Comedian and car enthusiast Jay Leno is teaming up with Stratasys, using the company’s latest 3-D printers to craft custom-made parts for one-of-a-kind, oddball and vintage cars featured on his cable-TV show.
Leno is known for his car obsession and owns more than 150. His CNBC show, “Jay Leno’s Garage,” explores the stories behind the cars he finds, from celebrity interviews to how to restore them.
The newest partnership with Stratasys is a natural fit, officials said, since many of the cars the former “Tonight Show” host collects and showcases have long been out of production. That makes finding replacement parts difficult, they said.
Leno’s show will use Stratasys’ latest Fortus printer. Stratasys — with dual headquarters in Eden Prairie and Rehovot, Israel — manufactures large 3-D printing machines that use computer-aided design (CADD) software and tiny injections of molten plastic to robotically build custom parts without the need for production workers.
“As a lover of classic cars, I’m always looking to push the boundaries of what’s possible in creation and re-creation of these vehicles — and 3-D printing is integral to this process,” Leno said in a statement. “After working with Stratasys and Stratasys Direct for years to drive the ultimate in 3-D printing innovation, I’m really excited about this new Fortus machine and where it takes us next.”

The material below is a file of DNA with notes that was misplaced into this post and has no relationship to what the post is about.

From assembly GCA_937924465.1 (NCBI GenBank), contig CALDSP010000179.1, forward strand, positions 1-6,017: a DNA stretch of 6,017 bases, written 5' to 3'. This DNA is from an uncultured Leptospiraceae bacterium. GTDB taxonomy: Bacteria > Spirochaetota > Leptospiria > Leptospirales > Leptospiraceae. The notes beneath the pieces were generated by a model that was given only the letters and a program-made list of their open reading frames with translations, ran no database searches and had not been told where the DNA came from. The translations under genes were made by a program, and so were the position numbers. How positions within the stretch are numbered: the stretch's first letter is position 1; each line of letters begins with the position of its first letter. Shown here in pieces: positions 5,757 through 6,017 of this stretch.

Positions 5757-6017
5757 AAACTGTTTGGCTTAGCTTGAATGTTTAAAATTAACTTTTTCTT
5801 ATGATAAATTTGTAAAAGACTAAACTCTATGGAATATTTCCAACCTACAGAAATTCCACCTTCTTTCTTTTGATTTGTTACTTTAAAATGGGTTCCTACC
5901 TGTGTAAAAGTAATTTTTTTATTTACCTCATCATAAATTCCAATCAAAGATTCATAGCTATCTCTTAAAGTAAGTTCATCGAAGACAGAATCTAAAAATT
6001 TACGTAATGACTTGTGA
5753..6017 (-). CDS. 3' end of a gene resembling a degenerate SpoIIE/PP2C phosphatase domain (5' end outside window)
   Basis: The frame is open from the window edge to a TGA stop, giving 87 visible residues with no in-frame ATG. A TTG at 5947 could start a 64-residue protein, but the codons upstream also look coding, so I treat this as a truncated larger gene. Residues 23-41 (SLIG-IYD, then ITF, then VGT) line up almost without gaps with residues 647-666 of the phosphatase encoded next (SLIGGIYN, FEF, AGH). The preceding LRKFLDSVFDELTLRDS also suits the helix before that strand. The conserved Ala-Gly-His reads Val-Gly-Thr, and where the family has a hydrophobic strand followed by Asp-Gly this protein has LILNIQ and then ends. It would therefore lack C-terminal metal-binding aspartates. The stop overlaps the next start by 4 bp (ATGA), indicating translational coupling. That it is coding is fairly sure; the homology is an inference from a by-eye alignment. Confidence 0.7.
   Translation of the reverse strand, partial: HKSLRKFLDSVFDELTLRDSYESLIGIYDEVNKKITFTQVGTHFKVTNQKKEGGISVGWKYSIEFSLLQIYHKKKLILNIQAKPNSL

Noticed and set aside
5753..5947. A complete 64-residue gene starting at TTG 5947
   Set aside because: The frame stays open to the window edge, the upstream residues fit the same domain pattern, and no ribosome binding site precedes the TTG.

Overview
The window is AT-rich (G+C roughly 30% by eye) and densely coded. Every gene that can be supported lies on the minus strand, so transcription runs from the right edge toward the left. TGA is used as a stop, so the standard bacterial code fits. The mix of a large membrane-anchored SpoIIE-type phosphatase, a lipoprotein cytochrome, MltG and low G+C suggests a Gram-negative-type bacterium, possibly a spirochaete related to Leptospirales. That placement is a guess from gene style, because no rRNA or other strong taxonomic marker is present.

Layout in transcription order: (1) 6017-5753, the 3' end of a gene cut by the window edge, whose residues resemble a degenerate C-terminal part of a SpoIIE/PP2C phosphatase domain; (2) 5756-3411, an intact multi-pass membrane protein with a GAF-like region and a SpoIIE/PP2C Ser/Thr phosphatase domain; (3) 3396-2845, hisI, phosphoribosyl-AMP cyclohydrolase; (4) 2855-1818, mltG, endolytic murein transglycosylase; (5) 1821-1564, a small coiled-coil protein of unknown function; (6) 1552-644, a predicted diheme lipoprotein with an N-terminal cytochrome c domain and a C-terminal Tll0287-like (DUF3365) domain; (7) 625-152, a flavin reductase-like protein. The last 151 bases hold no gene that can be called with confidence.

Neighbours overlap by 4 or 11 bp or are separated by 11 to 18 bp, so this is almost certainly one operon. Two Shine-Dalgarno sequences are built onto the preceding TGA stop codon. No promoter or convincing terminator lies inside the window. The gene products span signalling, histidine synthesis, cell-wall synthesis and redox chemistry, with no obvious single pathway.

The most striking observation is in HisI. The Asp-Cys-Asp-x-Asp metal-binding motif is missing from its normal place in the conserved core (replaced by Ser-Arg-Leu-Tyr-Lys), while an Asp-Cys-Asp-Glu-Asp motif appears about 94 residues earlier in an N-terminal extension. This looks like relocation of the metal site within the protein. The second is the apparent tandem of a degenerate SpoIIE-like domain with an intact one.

While Leno has used some of Stratasys’ technology in the past, adopting the company’s newest 3-D printers will give him many more options, company officials said. The Fortus machine lets users blend colors, materials and textures in thousands of combinations not previously available.
The advanced 3-D technology is increasingly being adopted by aerospace and auto manufacturers and even movie studios interested in quickly creating prototypes at a fraction of past costs.
Pat Carey, Stratasys’ senior vice president of Strategic Growth Americas, said the “Jay Leno’s Garage” partnership makes sense.
“Jay has long been one of the pioneers and adopters of 3-D printing. He realized the technology’s potential for on-demand, custom parts early on — claiming it as a critical component to fueling a passion for classic vehicles,” Carey said. “We cannot wait to see what uses of 3-D printing they come up with next, because if they can dream it, we can 3-D print it.”
Leno’s show has run since 2014 and also is available on the NBC app.